Syracuse punches ticket to national semifinals, knocks off Boston College
SYRACUSE, N.Y. -- No. 2 Syracuse is headed back to the national semifinals for the third consecutive year after an 11-9 come-from-behind victory against No. 6 Boston College in the quarterfinals of the NCAA Women's Lacrosse Tournament. The Orange will face sixth-seeded Virginia in the national semifinals on Friday, May 23 in Towson, Md.
Syracuse improved its record to 20-2, marking the first time it has won 20 games in a season. The Orange will make its fifth appearance in the national semifinals in the last seven years next weekend. It marks the first time Syracuse has advanced to the national semifinals in three consecutive seasons. Boston College ends the year with a 15-6 record.
"It was a great team effort," Syracuse head coach Gary Gait said. "That was a very good Boston College team. We knew it wasn't going to be easy. Certainly they showed up ready to play, getting up on us early. I loved the way our team responded as we came back to get the lead in the first half. That was huge. I thought they did a nice job shutting down some of our stars, doubling early, opening up some opportunities for other players. Thankfully they answered when we needed them. It was a great game and we're happy to move on."
Senior Katie Webster led the Orange offense with three goals, which all came during Syracuse's 9-2 scoring run that helped it overcome an early three-goal deficit. Senior Alyssa Murray also had three points (1g, 2a), while Kayla Treanor had two points, giving her 107 this season. She is now the highest scoring sophomore in school history. In addition, her 73 goals tie her for third place on Syracuse's single-season scoring list.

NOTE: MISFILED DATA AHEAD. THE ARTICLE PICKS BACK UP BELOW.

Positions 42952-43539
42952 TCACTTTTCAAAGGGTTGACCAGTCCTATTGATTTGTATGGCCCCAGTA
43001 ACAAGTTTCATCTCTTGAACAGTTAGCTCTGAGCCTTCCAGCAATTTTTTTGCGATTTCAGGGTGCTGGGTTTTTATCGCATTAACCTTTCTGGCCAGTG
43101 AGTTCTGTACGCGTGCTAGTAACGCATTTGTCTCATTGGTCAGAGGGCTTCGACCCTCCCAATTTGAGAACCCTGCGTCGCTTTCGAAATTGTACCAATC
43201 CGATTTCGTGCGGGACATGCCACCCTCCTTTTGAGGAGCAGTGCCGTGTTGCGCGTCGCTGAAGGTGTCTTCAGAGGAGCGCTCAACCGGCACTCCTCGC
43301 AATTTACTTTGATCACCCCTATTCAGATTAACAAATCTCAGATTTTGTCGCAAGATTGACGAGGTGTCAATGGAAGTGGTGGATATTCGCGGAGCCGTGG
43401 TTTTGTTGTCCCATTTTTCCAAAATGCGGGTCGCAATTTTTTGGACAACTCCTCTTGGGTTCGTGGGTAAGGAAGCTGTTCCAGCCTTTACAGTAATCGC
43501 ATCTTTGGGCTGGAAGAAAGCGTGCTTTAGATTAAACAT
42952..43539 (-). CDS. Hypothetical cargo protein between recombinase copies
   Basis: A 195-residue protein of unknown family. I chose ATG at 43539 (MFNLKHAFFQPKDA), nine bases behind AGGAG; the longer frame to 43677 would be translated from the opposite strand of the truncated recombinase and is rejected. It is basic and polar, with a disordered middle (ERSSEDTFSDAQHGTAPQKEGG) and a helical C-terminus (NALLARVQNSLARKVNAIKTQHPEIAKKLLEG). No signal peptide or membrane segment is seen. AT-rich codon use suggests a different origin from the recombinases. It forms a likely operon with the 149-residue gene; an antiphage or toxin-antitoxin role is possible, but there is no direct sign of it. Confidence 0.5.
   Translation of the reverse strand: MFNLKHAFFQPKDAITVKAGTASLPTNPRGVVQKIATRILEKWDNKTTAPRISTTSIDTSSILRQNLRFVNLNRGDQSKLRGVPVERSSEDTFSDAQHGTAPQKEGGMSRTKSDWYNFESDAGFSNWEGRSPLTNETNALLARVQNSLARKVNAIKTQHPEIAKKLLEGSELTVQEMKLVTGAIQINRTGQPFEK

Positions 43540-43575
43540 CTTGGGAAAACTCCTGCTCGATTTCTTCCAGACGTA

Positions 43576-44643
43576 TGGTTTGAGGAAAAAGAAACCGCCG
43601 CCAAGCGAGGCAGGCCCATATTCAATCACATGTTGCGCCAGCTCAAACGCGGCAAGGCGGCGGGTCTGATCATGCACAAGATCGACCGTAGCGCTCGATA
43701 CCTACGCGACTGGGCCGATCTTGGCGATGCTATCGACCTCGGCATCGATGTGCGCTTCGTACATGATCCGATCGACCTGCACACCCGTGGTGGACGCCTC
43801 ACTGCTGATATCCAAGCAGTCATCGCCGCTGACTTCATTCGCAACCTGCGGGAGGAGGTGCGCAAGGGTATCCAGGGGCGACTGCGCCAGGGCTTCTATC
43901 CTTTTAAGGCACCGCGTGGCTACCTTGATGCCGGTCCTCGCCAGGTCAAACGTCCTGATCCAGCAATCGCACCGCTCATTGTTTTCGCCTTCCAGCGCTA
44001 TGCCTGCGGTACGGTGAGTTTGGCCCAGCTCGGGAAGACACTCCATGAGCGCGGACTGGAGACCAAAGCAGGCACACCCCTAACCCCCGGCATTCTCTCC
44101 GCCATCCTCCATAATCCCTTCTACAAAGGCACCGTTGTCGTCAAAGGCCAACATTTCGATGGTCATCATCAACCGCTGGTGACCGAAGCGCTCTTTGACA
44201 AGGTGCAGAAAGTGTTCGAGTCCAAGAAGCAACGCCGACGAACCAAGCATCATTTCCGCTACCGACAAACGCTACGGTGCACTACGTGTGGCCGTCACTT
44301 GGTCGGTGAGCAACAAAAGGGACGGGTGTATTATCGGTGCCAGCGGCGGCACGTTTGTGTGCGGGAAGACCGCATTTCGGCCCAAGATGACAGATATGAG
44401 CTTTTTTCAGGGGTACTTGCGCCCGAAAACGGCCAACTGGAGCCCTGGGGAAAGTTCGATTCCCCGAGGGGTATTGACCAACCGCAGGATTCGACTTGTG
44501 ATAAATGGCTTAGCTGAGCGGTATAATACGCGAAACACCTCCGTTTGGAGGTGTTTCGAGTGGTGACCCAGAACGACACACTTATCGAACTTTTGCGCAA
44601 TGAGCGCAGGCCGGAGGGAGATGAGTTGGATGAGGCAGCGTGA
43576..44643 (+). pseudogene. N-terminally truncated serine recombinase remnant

Moira Barry opened the scoring just 51 seconds into the contest and Covie Stanwick netted back-to-back goals to give the Eagles a 3-0 lead at the 20:24 mark. Webster converted a free position attempt to put Syracuse on the scoreboard and spark the Orange on a 9-2 scoring run that extended into the second half. Senior Bridget Daley followed with a free position goal before sophomore Erica Bodt and Webster found the back of the net to give Syracuse its first lead of the game at 4-3.
Sarah Mannelly tallied her only goal of the game to briefly halt the Orange's scoring run, but Daley and freshman Taylor Poplawski both netted goals in the final 5:43 to give Syracuse a 6-4 halftime lead.
Murray started the scoring in the second half when she came from behind the left side of the net and put her shot past Boston College goalkeeper Zoe Ochoa. Webster followed with an unassisted goal and Treanor's free position goal at the 13:43 mark capped the run as Syracuse equaled its largest lead of the game at 9-5 with 13:43 to play.
Stanwick started the Eagles' comeback attempt when she scored on an assist from Barry at the 5:26 mark. Barry then scored on an assist from Brooke Blue to cut the lead to 9-7, but Treanor found the back of the net when senior Amy Cross passed her the ball on the right side of the crease on a free position as the Orange went back up by three. The Eagles wouldn't go away as Blue and Barry posted back-to-back goals, both on assists from Caroline Margolis, to cut the lead to one at 10-9 with 1:09 to play. Barry finished the day with four goals and an assist, while Margolis had five assists.
Daley won the ensuring draw, her third of the day, to give possession to the Orange. Senior Natalie Glanell tallied an insurance goal when she scored on an empty net with 20 seconds to go on an assist from Murray to extend Syracuse's lead to two. Daley again won the draw and the Orange ran out the clock to record the 11-9 victory.
Syracuse outshot Boston College, 25-23, while the Eagles picked up 15 ground balls to 13 for the Orange. Junior Kailah Kempney and Daley recorded four draw controls each to lead Syracuse to a 13-9 advantage in the circle. Senior Alyssa Costantino started in goal for the Orange and recorded four saves in the first half, while junior Kelsey Richardson made four saves after intermission. Ochoa made 10 saves for Boston College.